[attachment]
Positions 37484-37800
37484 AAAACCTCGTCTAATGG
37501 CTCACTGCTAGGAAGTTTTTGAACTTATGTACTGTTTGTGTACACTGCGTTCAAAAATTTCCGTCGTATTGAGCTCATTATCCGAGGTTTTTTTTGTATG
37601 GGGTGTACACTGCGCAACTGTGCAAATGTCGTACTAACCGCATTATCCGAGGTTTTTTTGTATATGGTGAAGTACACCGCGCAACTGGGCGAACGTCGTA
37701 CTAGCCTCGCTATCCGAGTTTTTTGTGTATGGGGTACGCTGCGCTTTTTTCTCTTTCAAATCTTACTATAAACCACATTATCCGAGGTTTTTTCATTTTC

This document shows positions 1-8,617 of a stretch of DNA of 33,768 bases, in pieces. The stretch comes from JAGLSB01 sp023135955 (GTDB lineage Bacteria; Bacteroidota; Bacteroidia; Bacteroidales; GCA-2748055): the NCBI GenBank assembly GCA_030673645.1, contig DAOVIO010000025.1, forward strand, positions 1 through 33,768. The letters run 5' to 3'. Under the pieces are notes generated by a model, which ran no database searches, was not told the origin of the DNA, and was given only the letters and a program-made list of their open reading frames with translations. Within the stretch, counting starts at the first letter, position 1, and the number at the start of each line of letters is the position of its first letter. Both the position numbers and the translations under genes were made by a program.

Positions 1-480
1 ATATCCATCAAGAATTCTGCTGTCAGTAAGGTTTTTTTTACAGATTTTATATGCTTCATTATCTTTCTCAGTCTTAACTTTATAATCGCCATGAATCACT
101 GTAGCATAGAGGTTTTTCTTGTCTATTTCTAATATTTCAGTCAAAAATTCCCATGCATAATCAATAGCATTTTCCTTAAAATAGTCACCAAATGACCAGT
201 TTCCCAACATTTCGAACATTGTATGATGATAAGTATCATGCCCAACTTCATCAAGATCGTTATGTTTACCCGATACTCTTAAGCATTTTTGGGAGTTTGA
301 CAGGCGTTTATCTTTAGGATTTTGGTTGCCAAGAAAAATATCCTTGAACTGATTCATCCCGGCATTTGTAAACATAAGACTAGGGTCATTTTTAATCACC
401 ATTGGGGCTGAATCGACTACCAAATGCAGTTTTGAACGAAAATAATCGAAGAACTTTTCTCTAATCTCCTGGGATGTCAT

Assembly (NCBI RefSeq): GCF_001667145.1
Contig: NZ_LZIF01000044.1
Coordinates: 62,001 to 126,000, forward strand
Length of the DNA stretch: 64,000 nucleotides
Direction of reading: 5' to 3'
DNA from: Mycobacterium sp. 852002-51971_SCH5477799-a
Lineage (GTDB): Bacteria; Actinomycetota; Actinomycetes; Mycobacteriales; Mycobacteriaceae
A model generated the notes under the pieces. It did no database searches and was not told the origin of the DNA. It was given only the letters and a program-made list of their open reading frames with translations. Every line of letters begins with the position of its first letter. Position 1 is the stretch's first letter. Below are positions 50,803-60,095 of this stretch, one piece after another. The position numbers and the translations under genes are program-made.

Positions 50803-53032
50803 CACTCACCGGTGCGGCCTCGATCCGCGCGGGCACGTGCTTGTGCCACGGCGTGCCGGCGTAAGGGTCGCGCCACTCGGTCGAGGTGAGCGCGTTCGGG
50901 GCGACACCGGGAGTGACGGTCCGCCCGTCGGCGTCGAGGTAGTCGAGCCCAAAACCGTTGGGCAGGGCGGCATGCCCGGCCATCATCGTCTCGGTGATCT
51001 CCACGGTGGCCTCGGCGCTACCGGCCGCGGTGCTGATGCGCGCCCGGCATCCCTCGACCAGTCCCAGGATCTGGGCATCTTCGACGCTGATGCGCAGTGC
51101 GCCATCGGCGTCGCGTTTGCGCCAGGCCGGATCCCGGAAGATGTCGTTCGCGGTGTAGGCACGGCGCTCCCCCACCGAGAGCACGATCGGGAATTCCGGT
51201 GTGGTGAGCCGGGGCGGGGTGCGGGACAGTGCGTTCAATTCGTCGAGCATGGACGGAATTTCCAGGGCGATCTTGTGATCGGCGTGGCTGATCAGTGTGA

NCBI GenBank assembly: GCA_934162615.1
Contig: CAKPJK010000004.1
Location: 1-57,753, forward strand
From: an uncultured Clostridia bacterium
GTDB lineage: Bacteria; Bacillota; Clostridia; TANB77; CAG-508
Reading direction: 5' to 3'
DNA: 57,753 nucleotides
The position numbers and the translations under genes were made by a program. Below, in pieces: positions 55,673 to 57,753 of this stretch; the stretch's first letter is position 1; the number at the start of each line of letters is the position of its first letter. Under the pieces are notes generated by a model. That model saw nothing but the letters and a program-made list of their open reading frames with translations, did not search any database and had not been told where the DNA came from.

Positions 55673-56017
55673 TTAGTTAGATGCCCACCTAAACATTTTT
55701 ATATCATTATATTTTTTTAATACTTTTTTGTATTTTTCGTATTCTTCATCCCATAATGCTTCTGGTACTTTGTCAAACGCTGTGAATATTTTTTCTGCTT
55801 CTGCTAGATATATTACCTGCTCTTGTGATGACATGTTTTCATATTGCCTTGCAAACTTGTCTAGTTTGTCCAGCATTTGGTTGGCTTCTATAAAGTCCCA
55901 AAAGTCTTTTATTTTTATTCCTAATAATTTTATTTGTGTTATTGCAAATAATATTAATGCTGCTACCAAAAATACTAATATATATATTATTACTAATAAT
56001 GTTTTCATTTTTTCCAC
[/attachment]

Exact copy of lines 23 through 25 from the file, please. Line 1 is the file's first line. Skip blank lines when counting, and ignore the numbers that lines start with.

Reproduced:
50901 GCGACACCGGGAGTGACGGTCCGCCCGTCGGCGTCGAGGTAGTCGAGCCCAAAACCGTTGGGCAGGGCGGCATGCCCGGCCATCATCGTCTCGGTGATCT
51001 CCACGGTGGCCTCGGCGCTACCGGCCGCGGTGCTGATGCGCGCCCGGCATCCCTCGACCAGTCCCAGGATCTGGGCATCTTCGACGCTGATGCGCAGTGC
51101 GCCATCGGCGTCGCGTTTGCGCCAGGCCGGATCCCGGAAGATGTCGTTCGCGGTGTAGGCACGGCGCTCCCCCACCGAGAGCACGATCGGGAATTCCGGT